2011-09-25

jQuery - Graphic photo

If you've been to websites that display photographs, you may have seen this little gadget - potentially graphic photographs are hidden from the user and they are only displayed when he or she confirms the desire to see it. One example of this is The Big Picture. Graphic image display - before click and after
I decided to develop something like that in jQuery. Here it is for you to download! Let's take a look at the HTML code first.
<h2>Crane fly</h2>
<div class="photo">
<div class="title">
<strong>Crane fly</strong>
</div>
<div class="aroundImage" style="height: 534px;">
<div class="warning">
<a href="javascript:void(0)">Click here to view this image.</a>
</div>
<img src="images/macro03.jpg" alt="Crane fly - Macro Work" class="hidden" />
</div>
<div class="description">
This is a <em>tipula oleracea</em>. Its wingspan can reach 6cm!
</div>
</div>
What that does is it displays a black square where the photo should be, with a warning. It has the height put in explicitly to reflect the size of the picture. If the user clicks anywhere on the black square (not necessarily the warning message), the photo will appear. Now, the interesting bit, the jQuery bit.
$(function() {   
    // This will run on windows onload.

    $('div.warning a').bind('click', function(event) {
        var $aroundImage = $(event.target).closest('div.aroundImage').click();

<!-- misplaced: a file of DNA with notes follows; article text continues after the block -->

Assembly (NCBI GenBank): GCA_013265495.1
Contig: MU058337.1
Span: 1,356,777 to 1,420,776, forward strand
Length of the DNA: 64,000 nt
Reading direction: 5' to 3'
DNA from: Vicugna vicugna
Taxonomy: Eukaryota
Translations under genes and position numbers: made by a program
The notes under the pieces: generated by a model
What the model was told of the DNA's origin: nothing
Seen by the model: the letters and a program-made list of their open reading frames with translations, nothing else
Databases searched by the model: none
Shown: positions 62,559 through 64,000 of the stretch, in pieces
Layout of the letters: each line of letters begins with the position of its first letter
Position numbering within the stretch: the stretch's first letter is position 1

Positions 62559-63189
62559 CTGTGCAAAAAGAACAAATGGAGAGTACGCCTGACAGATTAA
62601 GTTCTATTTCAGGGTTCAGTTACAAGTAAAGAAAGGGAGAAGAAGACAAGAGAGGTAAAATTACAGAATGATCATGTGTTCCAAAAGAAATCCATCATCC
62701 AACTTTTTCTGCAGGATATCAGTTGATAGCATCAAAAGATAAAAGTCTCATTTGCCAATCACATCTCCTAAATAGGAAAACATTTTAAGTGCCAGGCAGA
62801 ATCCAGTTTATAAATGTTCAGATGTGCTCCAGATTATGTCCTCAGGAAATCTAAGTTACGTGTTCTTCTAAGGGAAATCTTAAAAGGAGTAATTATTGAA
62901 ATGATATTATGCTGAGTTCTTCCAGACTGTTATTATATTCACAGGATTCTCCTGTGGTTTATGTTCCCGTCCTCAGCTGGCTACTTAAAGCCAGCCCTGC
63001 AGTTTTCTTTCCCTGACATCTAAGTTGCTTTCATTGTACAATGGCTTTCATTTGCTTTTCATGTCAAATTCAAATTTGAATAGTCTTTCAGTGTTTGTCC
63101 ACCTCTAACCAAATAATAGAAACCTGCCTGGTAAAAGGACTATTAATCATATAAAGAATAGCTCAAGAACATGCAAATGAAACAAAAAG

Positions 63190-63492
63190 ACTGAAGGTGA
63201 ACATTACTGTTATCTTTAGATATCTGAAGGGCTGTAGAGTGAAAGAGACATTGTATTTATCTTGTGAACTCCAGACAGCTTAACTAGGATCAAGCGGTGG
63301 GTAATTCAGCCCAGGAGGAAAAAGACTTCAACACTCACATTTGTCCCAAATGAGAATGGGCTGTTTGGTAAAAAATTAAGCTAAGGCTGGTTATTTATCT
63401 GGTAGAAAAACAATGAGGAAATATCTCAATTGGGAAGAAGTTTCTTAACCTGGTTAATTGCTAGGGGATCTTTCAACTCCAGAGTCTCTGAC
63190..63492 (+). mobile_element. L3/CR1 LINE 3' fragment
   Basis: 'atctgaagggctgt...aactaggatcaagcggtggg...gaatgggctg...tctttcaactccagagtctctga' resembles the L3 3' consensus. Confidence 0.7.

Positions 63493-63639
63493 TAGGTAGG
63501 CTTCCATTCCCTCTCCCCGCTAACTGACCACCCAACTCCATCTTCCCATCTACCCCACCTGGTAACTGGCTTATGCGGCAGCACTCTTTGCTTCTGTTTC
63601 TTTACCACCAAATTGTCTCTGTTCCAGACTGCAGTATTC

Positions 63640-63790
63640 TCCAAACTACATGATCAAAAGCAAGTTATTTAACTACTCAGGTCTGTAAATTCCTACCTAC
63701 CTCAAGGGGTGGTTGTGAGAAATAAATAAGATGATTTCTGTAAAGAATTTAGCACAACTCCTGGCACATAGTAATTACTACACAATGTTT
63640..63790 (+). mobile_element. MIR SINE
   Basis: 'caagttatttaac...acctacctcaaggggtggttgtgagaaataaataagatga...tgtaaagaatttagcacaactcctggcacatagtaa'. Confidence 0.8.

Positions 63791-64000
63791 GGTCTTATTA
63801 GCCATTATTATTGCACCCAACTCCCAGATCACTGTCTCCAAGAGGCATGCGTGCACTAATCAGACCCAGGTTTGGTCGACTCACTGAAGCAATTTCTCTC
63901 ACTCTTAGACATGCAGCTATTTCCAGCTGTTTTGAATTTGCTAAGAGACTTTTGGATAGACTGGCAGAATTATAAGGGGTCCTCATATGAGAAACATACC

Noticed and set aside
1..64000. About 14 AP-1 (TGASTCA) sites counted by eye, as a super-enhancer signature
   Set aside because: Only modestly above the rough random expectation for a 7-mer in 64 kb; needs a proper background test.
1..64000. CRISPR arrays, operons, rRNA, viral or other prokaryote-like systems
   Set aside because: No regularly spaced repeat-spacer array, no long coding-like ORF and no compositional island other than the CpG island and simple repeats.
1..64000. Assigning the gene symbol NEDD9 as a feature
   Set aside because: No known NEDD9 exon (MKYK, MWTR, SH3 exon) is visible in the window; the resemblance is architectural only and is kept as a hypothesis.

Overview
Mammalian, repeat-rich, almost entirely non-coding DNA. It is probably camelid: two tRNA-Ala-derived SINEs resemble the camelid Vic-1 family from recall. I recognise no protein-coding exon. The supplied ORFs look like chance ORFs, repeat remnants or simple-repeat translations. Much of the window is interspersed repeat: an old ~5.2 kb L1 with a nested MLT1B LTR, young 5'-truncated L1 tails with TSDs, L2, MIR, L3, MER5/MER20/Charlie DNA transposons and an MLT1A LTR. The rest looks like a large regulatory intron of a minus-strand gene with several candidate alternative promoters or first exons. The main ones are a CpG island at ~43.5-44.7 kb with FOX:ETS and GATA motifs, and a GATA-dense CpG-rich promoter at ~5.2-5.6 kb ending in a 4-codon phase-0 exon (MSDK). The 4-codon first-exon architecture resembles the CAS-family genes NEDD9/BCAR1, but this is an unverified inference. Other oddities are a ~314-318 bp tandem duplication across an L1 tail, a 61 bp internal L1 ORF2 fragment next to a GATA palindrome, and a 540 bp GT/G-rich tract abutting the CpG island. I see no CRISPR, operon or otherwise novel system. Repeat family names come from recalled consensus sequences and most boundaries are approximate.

});

    $('div.aroundImage').bind('click', function(event) {
        var $aroundImage = $(event.target);
        var $hiddenImage = $aroundImage.children('img');
        var $warningMessage = $aroundImage.children('div.warning');

        $hiddenImage.show();
        $warningMessage.hide();
        $aroundImage.css('cursor', 'default');
    });
});
OK, let's describe it step by step. The whole thing is wrapped in this:
$(function() {   
    // This will run on windows onload.
    // ...
});
The dollar sign ($) is obviously jQuery. By passing it a function like that we make sure that the function will run when the HTML document is loaded, i.e. when all page elements are available. What is worth mentioning, you can make the call many times and all of the given functions will run when body is loaded in the order they are declared.
$(function() {/* ... */});
$(function() {/* ... */});
$(function() {/* ... */});
Let's now take a look at this.
    $('div.aroundImage').bind('click', function(event) {
        var $aroundImage = $(event.target);
        var $hiddenImage = $aroundImage.children('img');
        var $warningMessage = $aroundImage.children('div.warning');

        $hiddenImage.show();
        $warningMessage.hide();
        $aroundImage.css('cursor', 'default');
    });
Here we use jQuery bind function to bind an event, which is a jQuery preferred way of event handling free from browser inconsistencies. We then obtain the hidden image to show it and the warning message to hide it. We also change the cursor to the default one (from pointer) because there is nothing else to click on. Here we redirect warning message onclick event to the div onclick event to avoid duplicating code.
    $('div.warning a').bind('click', function(event) {
        var $aroundImage = $(event.target).closest('div.aroundImage').click();
    });
What is good about this jQuery code is that it doesn't care how many hidden images you have on the page. And the images don't need to have unique IDs or anything like that.

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